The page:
Point of View: “Our Betters” and a Billion-Dollar Sale


Point of View: “Our Betters” and a Billion-Dollar Sale

Regular readers of this column know that a couple of things get my dander up. One is where “our betters” feel it is OK to increase taxes and do not consider the effect that increase has on the less fortunate among us.


The screaming headline here in California this week said that the state was enacting a $.50-per-gallon tax on gasoline. This is on top of what is already the highest fuel tax in the United States. California gasoline currently costs on average $1 per gallon more than anywhere else in the country.


Of course, that high cost of fuel does not affect the millionaires and billionaires who support the rise in gasoline prices. What is an extra buck or so per gallon to Silicon Valley nouveau riche and those who sit in our legislature? Their goal, of course, is to get people out of their cars and onto public transportation.


But in my tradition of “looking out the window,” I see that the higher cost directly hits the pocketbooks of many people who work daily in my neighborhood on the west side of Los Angeles, people who have no alternative except their private cars and trucks to get to work and earn their living.


Four new homes are under construction in my neighborhood. At least five or more workers report to each one every day. They drive pickups because they transport their tools, tools necessary for them to do their jobs. There is no other way for them to get to work.


The same is true for plumbers, repair crews, gardeners, delivery persons (Grubhub, Instacart, DoorDash, etc.) and the many others we often do not see but who affect our lives each day. If each fills their tank with 15 gallons every week, that $.50 increase means about $400 a year in additional cost. That is maybe three weeks of food, or school clothes or shoes for a child.


I would posit that those who support these tax increases give not a moment’s thought to how they affect those who need the money the most. And, yes, they do consider themselves “our betters.”


The solution, I am told, is to move. Well sometimes that is just not possible.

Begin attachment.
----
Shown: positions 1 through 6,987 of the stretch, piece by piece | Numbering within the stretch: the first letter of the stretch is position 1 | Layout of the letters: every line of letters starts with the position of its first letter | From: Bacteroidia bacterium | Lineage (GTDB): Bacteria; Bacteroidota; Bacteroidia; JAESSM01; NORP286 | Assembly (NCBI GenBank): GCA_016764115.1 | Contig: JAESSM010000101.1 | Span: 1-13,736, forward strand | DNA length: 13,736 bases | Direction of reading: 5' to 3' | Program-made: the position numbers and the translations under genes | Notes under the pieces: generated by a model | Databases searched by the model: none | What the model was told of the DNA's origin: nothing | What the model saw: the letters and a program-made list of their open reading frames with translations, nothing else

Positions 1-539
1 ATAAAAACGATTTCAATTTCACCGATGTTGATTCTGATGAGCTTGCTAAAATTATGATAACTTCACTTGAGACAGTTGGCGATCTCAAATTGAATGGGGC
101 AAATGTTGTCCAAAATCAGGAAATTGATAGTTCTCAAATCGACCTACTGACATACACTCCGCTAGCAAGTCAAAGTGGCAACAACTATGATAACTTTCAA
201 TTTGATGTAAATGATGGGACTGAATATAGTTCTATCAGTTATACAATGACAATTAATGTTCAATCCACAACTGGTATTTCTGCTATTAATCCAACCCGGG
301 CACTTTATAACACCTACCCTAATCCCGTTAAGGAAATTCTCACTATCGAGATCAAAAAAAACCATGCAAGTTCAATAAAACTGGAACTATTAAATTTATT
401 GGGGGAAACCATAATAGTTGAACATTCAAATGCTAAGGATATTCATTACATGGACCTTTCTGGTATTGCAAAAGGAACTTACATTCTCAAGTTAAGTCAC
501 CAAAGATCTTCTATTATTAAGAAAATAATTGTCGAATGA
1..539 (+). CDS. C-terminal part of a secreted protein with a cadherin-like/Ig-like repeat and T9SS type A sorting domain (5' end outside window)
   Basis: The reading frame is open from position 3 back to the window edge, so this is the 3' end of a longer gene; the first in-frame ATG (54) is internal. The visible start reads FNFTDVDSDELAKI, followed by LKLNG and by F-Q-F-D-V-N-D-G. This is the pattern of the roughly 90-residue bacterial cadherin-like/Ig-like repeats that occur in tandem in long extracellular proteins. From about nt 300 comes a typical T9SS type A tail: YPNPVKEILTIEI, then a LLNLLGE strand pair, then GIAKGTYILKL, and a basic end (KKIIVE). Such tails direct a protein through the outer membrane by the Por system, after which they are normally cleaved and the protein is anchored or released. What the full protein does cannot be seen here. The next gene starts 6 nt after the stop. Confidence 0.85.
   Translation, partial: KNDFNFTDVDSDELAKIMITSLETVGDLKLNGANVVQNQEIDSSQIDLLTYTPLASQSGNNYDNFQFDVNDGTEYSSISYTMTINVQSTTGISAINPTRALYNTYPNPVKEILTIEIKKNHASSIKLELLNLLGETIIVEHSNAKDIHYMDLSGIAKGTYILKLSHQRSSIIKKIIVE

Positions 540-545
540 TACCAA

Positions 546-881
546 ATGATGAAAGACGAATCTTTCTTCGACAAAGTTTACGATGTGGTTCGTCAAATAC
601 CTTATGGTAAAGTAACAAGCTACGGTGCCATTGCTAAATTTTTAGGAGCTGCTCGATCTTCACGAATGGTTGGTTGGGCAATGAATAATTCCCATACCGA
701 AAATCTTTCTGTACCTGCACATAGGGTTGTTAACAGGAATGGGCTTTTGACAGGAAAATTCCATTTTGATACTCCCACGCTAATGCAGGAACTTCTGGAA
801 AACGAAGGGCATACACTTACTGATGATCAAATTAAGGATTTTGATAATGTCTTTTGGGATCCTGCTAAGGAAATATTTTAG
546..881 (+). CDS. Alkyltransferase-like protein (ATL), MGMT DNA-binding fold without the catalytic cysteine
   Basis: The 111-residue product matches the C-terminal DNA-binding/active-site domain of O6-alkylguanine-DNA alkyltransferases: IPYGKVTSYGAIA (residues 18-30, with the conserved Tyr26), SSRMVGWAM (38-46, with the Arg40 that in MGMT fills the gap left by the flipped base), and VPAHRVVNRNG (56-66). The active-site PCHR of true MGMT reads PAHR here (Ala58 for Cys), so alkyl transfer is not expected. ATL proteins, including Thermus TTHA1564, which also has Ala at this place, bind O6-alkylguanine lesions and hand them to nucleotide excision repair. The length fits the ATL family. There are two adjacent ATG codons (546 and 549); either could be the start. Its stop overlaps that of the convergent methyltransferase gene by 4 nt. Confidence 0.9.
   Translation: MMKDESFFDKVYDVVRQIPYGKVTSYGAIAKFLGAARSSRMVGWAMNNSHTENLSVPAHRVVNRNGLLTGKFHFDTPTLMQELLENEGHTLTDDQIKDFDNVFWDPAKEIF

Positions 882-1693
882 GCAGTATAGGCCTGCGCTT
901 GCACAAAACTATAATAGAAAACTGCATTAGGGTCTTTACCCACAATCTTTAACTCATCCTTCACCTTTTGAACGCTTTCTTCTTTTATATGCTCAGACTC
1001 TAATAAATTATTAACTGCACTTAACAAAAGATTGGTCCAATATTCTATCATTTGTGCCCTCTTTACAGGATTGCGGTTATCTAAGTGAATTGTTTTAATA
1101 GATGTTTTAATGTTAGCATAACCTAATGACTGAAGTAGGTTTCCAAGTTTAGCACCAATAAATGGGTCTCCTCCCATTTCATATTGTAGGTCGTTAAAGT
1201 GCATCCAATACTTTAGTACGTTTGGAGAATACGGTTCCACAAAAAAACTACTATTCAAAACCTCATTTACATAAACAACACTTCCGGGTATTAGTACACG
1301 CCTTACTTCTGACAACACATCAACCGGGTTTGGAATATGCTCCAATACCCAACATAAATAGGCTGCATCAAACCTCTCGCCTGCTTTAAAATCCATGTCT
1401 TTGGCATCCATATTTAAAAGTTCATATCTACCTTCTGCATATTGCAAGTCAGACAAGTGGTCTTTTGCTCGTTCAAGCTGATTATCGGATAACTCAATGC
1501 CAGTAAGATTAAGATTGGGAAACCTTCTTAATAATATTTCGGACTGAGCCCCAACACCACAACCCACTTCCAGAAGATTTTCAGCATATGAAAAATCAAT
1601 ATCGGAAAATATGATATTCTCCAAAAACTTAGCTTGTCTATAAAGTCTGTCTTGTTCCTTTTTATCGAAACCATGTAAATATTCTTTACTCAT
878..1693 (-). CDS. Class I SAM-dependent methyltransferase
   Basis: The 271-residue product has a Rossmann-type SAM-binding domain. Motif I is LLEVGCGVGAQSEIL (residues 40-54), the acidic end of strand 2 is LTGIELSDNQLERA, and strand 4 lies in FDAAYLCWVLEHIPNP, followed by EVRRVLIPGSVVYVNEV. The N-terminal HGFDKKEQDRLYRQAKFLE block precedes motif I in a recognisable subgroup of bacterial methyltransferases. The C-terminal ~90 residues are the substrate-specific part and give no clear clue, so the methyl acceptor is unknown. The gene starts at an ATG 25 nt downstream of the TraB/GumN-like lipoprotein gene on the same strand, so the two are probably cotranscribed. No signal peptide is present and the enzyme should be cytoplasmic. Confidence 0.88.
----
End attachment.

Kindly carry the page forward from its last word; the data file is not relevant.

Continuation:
Back in May, Metropolis closed the deal with SP Plus, paying more than $1 billion for the parking operator. Quotes that are flying about from the venture capital firms infer that artificial-intelligence-based Metropolis will transform the parking business by placing their automated system in more than 4,000 locations run by SP Plus. With the new system, drivers can enter and leave facilities without interaction with man or machine. Fair enough.


There are a couple of things one should consider. To use the Metropolis system, first one must sign up (input credit card, license plate number, etc.). Then you must park in a facility that has the system installed. Are we as an industry arrogant enough to believe that our customers will do those two things? Don’t get me wrong: I park a couple of times a year (to visit my doctor) in a Metropolis-driven garage and frankly find it easy and fast. I signed up online (with my smart phone) as I waited for my appointment.


I noted on these pages that other parking operators are out there. ABM, Laz Parking, and ACE Parking are three of the largest, plus hundreds of small and mid-size companies providing operating services to garages nationwide. I spoke to a senior VP in charge of nearly 3,500 locations around the country, and he told me he sees this acquisition as an opportunity for his company.


First, it will mean many quality managers will be looking for positions. Second, there will be locations among those 4,000 former SP Plus garages that will not wish to change how they collect money, and he sees those as ripe for the picking. There is also the pressure that existing operators will feel to up their game and move to a more customer-centric operation.


Whereas some operations will move to a less personal operation (with fewer staff, etc.) with the Metropolis system, others may find that removing personalized customer service is not their cup of tea.


Banking is an interesting parallel. Frankly, I have not been in my bank in years, relying on online banking and ATMs. However, Chase is changing its approach by opening many new walk-in branches around the country. There must be a reason for that.


It will be fascinating to see how this all plays out.

Article contributed by:
John Van Horn, Editor Emeritus
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